Overall, these are good results. We see performance just above the AMD Opteron X3421 which is a welcome result. That puts this Fujitsu D3544-S part above the HPE ProLiant MicroServer Gen10 in terms of performance. If you wanted a lower power machine that has dual 4K outputs, the Fujitsu D3544-S is able to keep pace with the CPU performance of the HPE at a lower cost, lower power consumption, and while being completely silent in operation.

Chess Benchmarking

Chess is an interesting use case since it has almost unlimited complexity. Over the years, we have received a number of requests to bring back chess benchmarking. We have been profiling systems and are ready to start sharing results:

Intel Pentium Silver J5005 Chess Benchmark
Intel Pentium Silver J5005 Chess Benchmark

Here we wanted to point out that as good as the Intel Pentium Silver J5005 is, the $161 price tag is steep. Large companies like Fujitsu can get significant discounts when making products like the D3544-S.

Next, we are going to have the power consumption and our final words.

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REVIEW OVERVIEW
Design & Aesthetics
9.6
Performance
9.3
Feature Set
9.2
Value
9.2
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Patrick has been running STH since 2009 and covers a wide variety of SME, SMB, and SOHO IT topics. Patrick is a consultant in the technology industry and has worked with numerous large hardware and storage vendors in the Silicon Valley. The goal of STH is simply to help users find some information about server, storage and networking, building blocks. If you have any helpful information please feel free to post on the forums.

11 COMMENTS

  1. Pity that it does not support ECC RAM. IMHO for majority of industrial usage, this is a must have feature. Otherwise board looks fantastic.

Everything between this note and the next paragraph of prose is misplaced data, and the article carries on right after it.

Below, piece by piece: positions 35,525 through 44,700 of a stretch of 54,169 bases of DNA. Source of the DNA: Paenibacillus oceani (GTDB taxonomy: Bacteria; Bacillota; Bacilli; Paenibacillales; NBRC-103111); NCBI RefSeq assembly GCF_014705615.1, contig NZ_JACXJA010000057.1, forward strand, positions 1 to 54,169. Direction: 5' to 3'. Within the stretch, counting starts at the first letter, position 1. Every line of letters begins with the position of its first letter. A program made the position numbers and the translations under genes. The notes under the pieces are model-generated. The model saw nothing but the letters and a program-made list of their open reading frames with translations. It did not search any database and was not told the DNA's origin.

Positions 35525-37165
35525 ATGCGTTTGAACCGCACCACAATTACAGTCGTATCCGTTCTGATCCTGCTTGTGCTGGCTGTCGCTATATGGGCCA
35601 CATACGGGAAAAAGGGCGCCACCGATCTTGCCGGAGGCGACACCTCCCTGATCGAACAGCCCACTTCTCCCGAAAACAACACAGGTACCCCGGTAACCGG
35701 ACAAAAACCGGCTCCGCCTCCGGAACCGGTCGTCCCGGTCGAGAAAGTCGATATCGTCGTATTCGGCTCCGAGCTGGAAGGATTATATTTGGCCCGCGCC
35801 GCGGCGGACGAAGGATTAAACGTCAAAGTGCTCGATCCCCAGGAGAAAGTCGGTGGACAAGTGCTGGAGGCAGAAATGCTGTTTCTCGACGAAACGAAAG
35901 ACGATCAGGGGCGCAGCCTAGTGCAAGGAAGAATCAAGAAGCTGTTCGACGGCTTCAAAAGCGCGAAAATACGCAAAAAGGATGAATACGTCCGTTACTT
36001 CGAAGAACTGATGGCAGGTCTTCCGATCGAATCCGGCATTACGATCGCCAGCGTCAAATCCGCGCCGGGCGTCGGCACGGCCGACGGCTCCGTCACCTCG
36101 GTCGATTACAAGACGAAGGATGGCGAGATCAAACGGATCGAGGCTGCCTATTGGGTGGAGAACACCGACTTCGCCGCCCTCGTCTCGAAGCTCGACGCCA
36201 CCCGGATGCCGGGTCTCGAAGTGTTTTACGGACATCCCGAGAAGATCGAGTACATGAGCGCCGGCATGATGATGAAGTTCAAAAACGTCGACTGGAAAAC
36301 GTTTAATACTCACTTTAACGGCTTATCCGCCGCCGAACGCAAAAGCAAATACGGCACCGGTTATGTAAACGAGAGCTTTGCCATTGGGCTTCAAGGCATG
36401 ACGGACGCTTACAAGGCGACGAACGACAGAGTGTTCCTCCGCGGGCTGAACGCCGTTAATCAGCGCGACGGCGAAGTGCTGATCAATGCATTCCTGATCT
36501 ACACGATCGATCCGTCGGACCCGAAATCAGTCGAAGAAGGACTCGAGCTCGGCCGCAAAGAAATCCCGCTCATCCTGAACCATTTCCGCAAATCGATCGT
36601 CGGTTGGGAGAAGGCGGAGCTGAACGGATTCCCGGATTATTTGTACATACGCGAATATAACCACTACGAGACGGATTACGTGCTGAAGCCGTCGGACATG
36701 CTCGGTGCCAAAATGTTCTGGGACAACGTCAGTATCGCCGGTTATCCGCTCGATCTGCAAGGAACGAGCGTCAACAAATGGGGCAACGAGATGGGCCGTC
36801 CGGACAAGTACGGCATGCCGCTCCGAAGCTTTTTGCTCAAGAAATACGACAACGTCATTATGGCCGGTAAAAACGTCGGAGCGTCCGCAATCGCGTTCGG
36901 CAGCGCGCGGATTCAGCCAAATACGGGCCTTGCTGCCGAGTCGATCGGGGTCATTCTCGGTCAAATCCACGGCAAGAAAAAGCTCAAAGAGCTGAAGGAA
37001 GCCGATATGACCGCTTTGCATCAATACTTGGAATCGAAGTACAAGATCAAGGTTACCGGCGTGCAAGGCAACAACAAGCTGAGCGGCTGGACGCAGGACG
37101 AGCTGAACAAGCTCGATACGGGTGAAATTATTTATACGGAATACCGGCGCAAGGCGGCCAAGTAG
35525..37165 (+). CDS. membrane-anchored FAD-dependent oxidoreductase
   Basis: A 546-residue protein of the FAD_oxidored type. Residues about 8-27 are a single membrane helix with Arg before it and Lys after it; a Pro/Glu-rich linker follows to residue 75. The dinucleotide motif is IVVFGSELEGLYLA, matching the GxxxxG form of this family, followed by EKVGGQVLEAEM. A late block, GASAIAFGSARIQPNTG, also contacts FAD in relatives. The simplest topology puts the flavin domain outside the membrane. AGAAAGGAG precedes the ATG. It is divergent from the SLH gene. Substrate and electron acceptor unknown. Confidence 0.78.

2. “First, we would prefer two Intel i210 NICs instead of a Realtek plus an Intel. That would open the door to a wide range of applications.”
    You could say that again. With a pair of intel nics this could be a great candidate for smb pfsense box.
    Also curious on OpenSSL testing – is AES-NI is used by default?

  3. I do not like the growing reliance starting about 10 years ago by manufactures and for the sake of “cost reduction engineering” to remove the physical hard switch for completely turning off the power to a device, low voltage or not, thus not unplugging a live source to perform the task of full electrical power shut down.

    I learned from intense formal education in US Navy schools to decades of hands on mentoring by those many years my senior (knowing well from practice what is improper and why), to myself being a former instructor for Basic Electricity and Electronics, to having years of experience with integrated applications where access is not practical, such that the user method of physically unplugging a device as a means to turning off the power, is not a good electrical engineering practice. Most receptacles that are for low voltage DC are not designed with the intent to be used as the principle means to turn on and off a device. That is why even though low power DC and AC, external power supplies with generic use certifications have been packaged for many decades to avoid having to test a high voltage (110AC) circuit and related power supply for newly designed low power appliance, had a hard switch, not just a momentary, state change, switch.

  4. Why the aren’t any numbers in the benchmarks?! This isn’t serious because I can’t compare them to my current machines… Please fix this.

  5. @Peter K,
    It does mention in the article that they don’t provide all the data that they collect because they also provide consultancy and testing services. We don’t pay for STH so they can provide whatever they like, if it’s business critical for you to know the numbers then you could always contact STH and get them?

  6. I think Fujitsu D3433-S2 Industrial Mini ITX with Kabby Lake is more flexible:

    1. 3x nvme with x8 riser or maybe 5x nvme with x16 riser
    2. 1080p gaming rig with 17-21w idle on w10 desktop with Quadro P1000+1x nvme+2x5Tb slim hdd+wifi.
    3. Opnsense box with x16 riser+ mellanox 4 100GBE

  7. @Laugh|nGMan You are comparing apples to oranges. The J5005 is embedded and has 6 PCIE 2.0 lanes. The Q170 chipset has 20 PCIE 3.0 lanes, of course its going to be more flexible.

  8. As with the sketchier very small format devices available from direct from China vendors like Qotom, the lack of a second DIMM slot is a disappointment, as these SoCs all support Dual Channel RAM — a lot of that bus bandwidth and multicore capability is wasted when you can’t use it. It should also be noted that the Qotom and similar routinely include a pair of Intel i211 NICs in a passively cooled case and heat is not a problem. Intel i-series NICs aren’t remotely the kind of fireballs they were in the pro/1000 era when you absolutely had to have air moving over them.